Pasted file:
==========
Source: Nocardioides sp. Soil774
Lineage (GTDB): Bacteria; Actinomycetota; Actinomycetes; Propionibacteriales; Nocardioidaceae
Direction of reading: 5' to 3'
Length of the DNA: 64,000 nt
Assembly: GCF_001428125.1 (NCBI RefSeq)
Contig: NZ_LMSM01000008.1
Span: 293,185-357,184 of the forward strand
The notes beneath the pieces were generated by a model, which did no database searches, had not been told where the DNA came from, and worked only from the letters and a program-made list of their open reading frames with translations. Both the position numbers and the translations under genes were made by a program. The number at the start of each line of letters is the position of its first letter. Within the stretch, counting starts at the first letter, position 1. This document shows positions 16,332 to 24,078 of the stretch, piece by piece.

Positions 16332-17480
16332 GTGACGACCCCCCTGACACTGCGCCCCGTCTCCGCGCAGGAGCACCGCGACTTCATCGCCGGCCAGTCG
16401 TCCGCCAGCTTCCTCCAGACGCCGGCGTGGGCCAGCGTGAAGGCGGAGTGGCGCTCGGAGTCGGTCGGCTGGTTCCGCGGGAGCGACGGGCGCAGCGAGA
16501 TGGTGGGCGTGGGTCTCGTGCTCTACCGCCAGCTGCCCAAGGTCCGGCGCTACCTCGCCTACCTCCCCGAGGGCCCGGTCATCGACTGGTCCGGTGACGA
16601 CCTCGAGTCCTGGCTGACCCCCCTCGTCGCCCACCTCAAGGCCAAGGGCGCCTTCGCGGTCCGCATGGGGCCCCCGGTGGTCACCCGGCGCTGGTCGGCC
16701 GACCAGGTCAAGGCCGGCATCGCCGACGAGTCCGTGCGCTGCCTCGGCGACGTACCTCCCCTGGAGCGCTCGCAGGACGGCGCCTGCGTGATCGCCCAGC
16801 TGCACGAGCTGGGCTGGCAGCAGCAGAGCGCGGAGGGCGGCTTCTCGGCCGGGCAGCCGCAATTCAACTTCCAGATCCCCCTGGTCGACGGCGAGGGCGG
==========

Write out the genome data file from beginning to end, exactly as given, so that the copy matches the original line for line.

Source: Nocardioides sp. Soil774
Lineage (GTDB): Bacteria; Actinomycetota; Actinomycetes; Propionibacteriales; Nocardioidaceae
Direction of reading: 5' to 3'
Length of the DNA: 64,000 nt
Assembly: GCF_001428125.1 (NCBI RefSeq)
Contig: NZ_LMSM01000008.1
Span: 293,185-357,184 of the forward strand
The notes beneath the pieces were generated by a model, which did no database searches, had not been told where the DNA came from, and worked only from the letters and a program-made list of their open reading frames with translations. Both the position numbers and the translations under genes were made by a program. The number at the start of each line of letters is the position of its first letter. Within the stretch, counting starts at the first letter, position 1. This document shows positions 16,332 to 24,078 of the stretch, piece by piece.

Positions 16332-17480
16332 GTGACGACCCCCCTGACACTGCGCCCCGTCTCCGCGCAGGAGCACCGCGACTTCATCGCCGGCCAGTCG
16401 TCCGCCAGCTTCCTCCAGACGCCGGCGTGGGCCAGCGTGAAGGCGGAGTGGCGCTCGGAGTCGGTCGGCTGGTTCCGCGGGAGCGACGGGCGCAGCGAGA
16501 TGGTGGGCGTGGGTCTCGTGCTCTACCGCCAGCTGCCCAAGGTCCGGCGCTACCTCGCCTACCTCCCCGAGGGCCCGGTCATCGACTGGTCCGGTGACGA
16601 CCTCGAGTCCTGGCTGACCCCCCTCGTCGCCCACCTCAAGGCCAAGGGCGCCTTCGCGGTCCGCATGGGGCCCCCGGTGGTCACCCGGCGCTGGTCGGCC
16701 GACCAGGTCAAGGCCGGCATCGCCGACGAGTCCGTGCGCTGCCTCGGCGACGTACCTCCCCTGGAGCGCTCGCAGGACGGCGCCTGCGTGATCGCCCAGC
16801 TGCACGAGCTGGGCTGGCAGCAGCAGAGCGCGGAGGGCGGCTTCTCGGCCGGGCAGCCGCAATTCAACTTCCAGATCCCCCTGGTCGACGGCGAGGGCGG